The Germans succeeded for a time in capturing British trenches and the village itself. A counter-attack, which led to the recapture of St Elois was organised by the General Officer Commanding 82nd Brigade, under orders of the General Officer Commanding 27th Division.
The first assault was launched by the 82nd Brigade at 2 a.m. on the 15th, when it was discovered that the Germans had already erected barricades across the village streets defended by machine guns. Each of these positions had to be stormed one by one, making the job of recapturing a costly business. The British charging time after time gradually forced the Germans back.
The successful action against the Germans brought praise for showing ‘a bold front under very trying circumstances...’ Among the 1st Leinsters who died was Captain Herbert Travers Radcliff.
The Battalion commander, Lieutenant Colonel A. B. Prowse, wrote: ‘He was holding a trench which had a garrison of thirty men, and which was attacked by 100 Germans at, or soon after dawn. He was killed instantaneously by a bullet which struck him in the head, and could have suffered no pain. I may add that the Germans were beaten off with a loss of 34 killed alone. ...’
The following month, on April 22, the 82nd Brigade, as part of the 27th Division, was somewhat to the south-east of Ypres, holding a line which stretched from near Gheluvelt to Hill 60. They were in the line for two weeks, and the 1st Leinster’s War Diary is sketchy during this period, as the battalion constructed the new line as the salient was reduced after the first German gas attacks.
John Goold Adams was the only son of the Venerable John Michael Goold-Adams, Archdeacon of Derry, and rector of Clonleigh, and Emma (nee McClintock). He was in addition brother of Dorothea Georgina Smyth (born May 21, 1881), Ardmore, Londonderry, and Margaret Alice Adams (born April 29, 1887).
Captain Goold Adams’ name is inscribed on St Columb’s Cathedral (Church of Ireland) Memorial to the men connected to that cathedral who died during the 1914-18 War, and listed on All Saints’ Church (Church of Ireland), Clooney Parish, 1914-18 Roll of Honour.
His name is also recorded on the famous Ypres (Menin Gate) Memorial, Ieper, West Vlaanderen, Belgium, and the Diamond War Memorial.
Though only 31 years of age when killed, Captain Goold-Adams had seen much service.
Selecting the army for his career in his youth, he duly passed through Sandhurst College, and received his commission in the 1st Leinsters. Subsequently, he was accepted for duty in Nigeria, where he remained several years. In the autumn of 1913 he was married to Miss Irene Biddulph, second daughter of Mr and Mrs Assheton-Biddulph, Moneyguyneen, Kinnity, King’s County. Some time afterwards he went to India on duty, returning home on the outbreak of hostilities to serve in his regiment at the Front.
A couple of months before his death he was slightly wounded, but soon recovered in a hospital at Le Havre, and rejoined his regiment. Captain Goold-Adams was well-known in the city of Londonderry, where he spent his childhood.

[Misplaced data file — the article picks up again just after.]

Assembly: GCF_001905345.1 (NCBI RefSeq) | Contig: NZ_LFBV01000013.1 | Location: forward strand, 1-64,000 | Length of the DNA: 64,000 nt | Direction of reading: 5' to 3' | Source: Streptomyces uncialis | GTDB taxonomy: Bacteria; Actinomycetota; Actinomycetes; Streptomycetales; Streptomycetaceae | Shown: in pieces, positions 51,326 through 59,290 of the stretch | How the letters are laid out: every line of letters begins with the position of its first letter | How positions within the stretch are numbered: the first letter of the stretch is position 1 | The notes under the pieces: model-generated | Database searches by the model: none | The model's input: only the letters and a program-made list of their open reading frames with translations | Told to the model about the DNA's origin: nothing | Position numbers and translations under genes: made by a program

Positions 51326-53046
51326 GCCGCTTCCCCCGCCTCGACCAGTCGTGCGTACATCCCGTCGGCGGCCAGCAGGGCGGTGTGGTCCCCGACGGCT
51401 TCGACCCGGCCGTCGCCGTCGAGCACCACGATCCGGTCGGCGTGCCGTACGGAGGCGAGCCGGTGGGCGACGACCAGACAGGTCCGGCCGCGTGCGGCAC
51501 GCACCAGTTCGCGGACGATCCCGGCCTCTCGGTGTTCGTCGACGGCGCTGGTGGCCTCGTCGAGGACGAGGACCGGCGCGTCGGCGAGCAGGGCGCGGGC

At a meeting of the Derry and Raphoe Diocesan Council, held on Wednesday, May 26, 1915 – Archdeacon Goold-Adams (father of Captain Goold-Adams) presiding – the Reverend Canon Warren proposed the following resolution in connection with the death of Captain Goold-Adams: ‘We, the members of the Derry and Raphoe Diocesan Council, desire to express our sincere sympathy to the Archdeacon of Derry and Reverend Canon R. G. S. King, and to the members of their families, in their recent sad bereavement caused by the death in war of Captain John Goold-Adams and Second Lieutenant King, and we request our secretary to convey our vote of condolence to them.’
Captain John Goold-Adams’ father, John Michael Goold-Adams, was born in Kingston, the son of William Goold-Adams, a physician, and entered Trinity College, Dublin, on November 1, 1870, at the age of sixteen. He was ordained as deacon, on September 12, 1875, in the diocese of Kilmore. The following year he came as curate to the parish of Taughboyne, and from there went to St Columb’s Cathedral, Londonderry, in 1878, where he remained curate for about three years before being appointed vicar of All Saints’ Church, Clooney, Londonderry, in 1881.
There he stayed until 1914, when the parish of Clonleigh became vacant, and he was appointed its rector. In 1920 he resigned from this post, and in the following year he also retired from the Archdeaconry of Derry, to which he had succeeded Archdeacon Colquhoun in 1914. He died at Liverpool on July 17, 1922.
During his lifetime the Reverend Goold-Adams also acted as chaplain to the workhouse and to the troops at Ebrington Barracks in Londonderry. He acted in a similar capacity to the Lord Lieutenant from 1901-1905, to Primate Alexander from 1906 till his death, and to Bishop Chadwick.
He was one of the examining chaplains to the Bishop of Derry and Raphoe, Dr Peacocke, and was canon of St Columb’s Cathedral, Londonderry, from 1893 till 1914. He married Emma McClintock, daughter of Robert McClintock of Dunmore, Co. Donegal, who predeceased him by about thirty years. His daughter, Dorothea, married a Mr Smyth, of Ardmore, and moved to Argentina. She was visiting her father when he passed away.